WEIRD RELIGION: Tom Cruise’s Fired Publicist Breaks Silence on Scientology Split

Published on December 13, 2013

Hollywood’s once-most-feared woman opens up for the first time about being fired by Cruise (and the role Scientology played in their split), why she had to fire her longtime business partner Leslee Dart and her “selfish” life following an unprecedented, astonishing career.

This story first appeared in Dec. 20 issue of The Hollywood Reporter magazine.

On Cruise: “His assistant called and made an appointment for Tom to come into my office. He had never been to my office before. And he came in, had a few minutes of chitchat, and he said, ‘I want you to know I’ve decided to make a change.’ I said: ‘I knew that was going to happen today. I guess I’ll probably take a pretty big hit with the media.’ And he said, ‘Well, we’ve all had those hits, haven’t we?’ I said, ‘Yeah. I’ll be OK.’ And then I said, ‘A lot of people have worked on your behalf that you’re not aware of, and I’d like to have you say hello to them.’ So I took him around, and he saw everybody and even went to see the mailman, just as cordial as could be.”

No client became as closely linked to Kingsley as Cruise, whom she signed during the early ’90s.

“I met with him on the set of [1992’s] A Few Good Men, and he grilled me in his trailer,” she says. “It was fabulous! ‘What do you think about this? How important do you think Japan is? And how important do you think TV is opposed to print?’ I was quite taken with him. And then he called me and said, ‘Let’s start tomorrow.’ ”

Over the next few years, they became so close “we could almost finish each other’s sentence. We never really had a disagreement about direction or any particular interview. The trust became pretty complete on both sides.”

They would talk every day, often at 11 p.m. “We talked constantly. He was an insomniac. I liked the fact that he was so much fun. And he was so thoughtful. He remembered birthdays, my daughter’s birthday. He came to her wedding; she was registered somewhere for the china, and he bought out everything. They’ve got things they haven’t even opened yet, and they’ve been together 15 years!”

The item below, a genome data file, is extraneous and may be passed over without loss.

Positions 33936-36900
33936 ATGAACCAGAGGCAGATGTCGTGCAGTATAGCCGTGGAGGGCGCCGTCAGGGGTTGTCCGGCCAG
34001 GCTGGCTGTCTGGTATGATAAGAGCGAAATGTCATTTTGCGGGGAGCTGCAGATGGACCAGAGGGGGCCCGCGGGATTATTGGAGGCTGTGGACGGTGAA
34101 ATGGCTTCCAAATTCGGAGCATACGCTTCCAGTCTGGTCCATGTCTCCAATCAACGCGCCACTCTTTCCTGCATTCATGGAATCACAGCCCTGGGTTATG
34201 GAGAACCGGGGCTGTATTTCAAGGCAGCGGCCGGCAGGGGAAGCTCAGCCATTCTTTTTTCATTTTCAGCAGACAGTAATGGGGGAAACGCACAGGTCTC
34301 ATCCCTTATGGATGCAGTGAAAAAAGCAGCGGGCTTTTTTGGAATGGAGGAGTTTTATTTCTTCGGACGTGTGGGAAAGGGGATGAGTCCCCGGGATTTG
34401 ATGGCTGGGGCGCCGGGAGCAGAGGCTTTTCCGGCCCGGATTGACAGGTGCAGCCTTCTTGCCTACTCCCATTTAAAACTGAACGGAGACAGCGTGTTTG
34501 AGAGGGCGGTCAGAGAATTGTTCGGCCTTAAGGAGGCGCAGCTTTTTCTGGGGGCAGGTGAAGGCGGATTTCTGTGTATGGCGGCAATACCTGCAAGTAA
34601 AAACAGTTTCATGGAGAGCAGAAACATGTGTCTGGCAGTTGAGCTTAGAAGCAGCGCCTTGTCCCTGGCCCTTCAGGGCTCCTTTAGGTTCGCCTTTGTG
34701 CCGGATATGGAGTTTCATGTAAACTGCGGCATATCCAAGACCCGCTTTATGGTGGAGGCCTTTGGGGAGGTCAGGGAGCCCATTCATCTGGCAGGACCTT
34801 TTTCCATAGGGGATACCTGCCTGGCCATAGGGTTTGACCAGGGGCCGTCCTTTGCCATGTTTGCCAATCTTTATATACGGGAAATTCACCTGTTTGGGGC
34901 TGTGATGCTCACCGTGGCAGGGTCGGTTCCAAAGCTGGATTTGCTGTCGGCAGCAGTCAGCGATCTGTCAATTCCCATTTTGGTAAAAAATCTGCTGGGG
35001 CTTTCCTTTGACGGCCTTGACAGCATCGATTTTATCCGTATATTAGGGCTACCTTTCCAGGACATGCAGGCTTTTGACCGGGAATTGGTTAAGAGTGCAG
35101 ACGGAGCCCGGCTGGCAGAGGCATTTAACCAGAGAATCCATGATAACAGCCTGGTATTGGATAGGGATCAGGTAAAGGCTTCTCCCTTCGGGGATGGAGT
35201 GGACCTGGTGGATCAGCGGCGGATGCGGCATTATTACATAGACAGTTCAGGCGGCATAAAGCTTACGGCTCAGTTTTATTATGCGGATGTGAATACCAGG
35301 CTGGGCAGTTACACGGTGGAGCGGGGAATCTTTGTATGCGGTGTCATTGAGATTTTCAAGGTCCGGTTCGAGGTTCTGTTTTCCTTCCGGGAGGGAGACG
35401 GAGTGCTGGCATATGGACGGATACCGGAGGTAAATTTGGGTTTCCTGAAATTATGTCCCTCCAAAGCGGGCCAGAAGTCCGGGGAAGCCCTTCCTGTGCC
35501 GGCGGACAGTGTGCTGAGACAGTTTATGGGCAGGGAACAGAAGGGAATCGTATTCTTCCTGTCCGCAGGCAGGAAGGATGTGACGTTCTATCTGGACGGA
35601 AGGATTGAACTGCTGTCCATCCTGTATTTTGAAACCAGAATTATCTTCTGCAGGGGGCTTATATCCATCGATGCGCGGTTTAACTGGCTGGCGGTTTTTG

Once, she remembers, “He took me up in this little airplane he had in Santa Monica. It was a two-seater, one in front and one in back. You could pick it up with your hands, practically. I went to the airport, and they said, ‘Tom’s flying around, he’ll land soon.’ So he lands the plane, and out comes Barry Diller — ‘I’ve got to get me one of these.’ Then it was my turn. You had to put all these straps on. I said, ‘Which one’s the parachute?’ They said, ‘It doesn’t matter.’ We took off and started going to Malibu. I said, ‘Tom, I don’t want to wave at anybody, I just want to fly straight.’ He said, ‘Well, there’s Jeffrey Katzenberg.’ I said, ‘I don’t care!’ It was scary, I’m telling you. He said, ‘Next time, I’ll take you over to Catalina for lunch.’ But I never wanted to get in that plane again.”

The end of their relationship in many ways meant the end of Kingsley’s run at the top. She realized it was coming: The late-night chats had dried up, and she wasn’t traveling with Cruise as much as before. “I’d had so much control over everything,” she observes. “I think he wanted to be more personally involved in all those decisions. He felt, ‘Look, it’s been 14 years. I think it’s time I tried something different.’ And I certainly had no quarrel with that. It was his life, his career. It was not working. I was not having the rapport. I felt a kind of pulling back, and I knew it was going to happen.”

Cruise’s Scientology played a role, but only toward the end. Before that, there had been just one serious conflict with reps for the religious organization, “but it was taken care of very early in the game,” says Kingsley. “I felt that they were involved in a story that I was doing on Tom, and I said: ‘It’s not your story, it’s Tom’s. You have to step aside.’ And they did.”

Later, however, Cruise wanted to be more vocal about his beliefs. “I did have that conversation with Tom, about cooling it,” notes Kingsley, saying she told him: ” ‘Scientology is fine. You want to do a tour for Scientology? Do a tour for Scientology. But Warner Bros. is sponsoring this tour.’ That was for [2003’s] The Last Samurai. He didn’t say yes or no, except he did not discuss Scientology on that European tour.”

It was clear Cruise wanted to do things differently, and now it was just a question of whether he or Kingsley would end their work together. The rupture took place in March 2004; she has not seen him in private since. (Through a rep, Cruise declined comment.)

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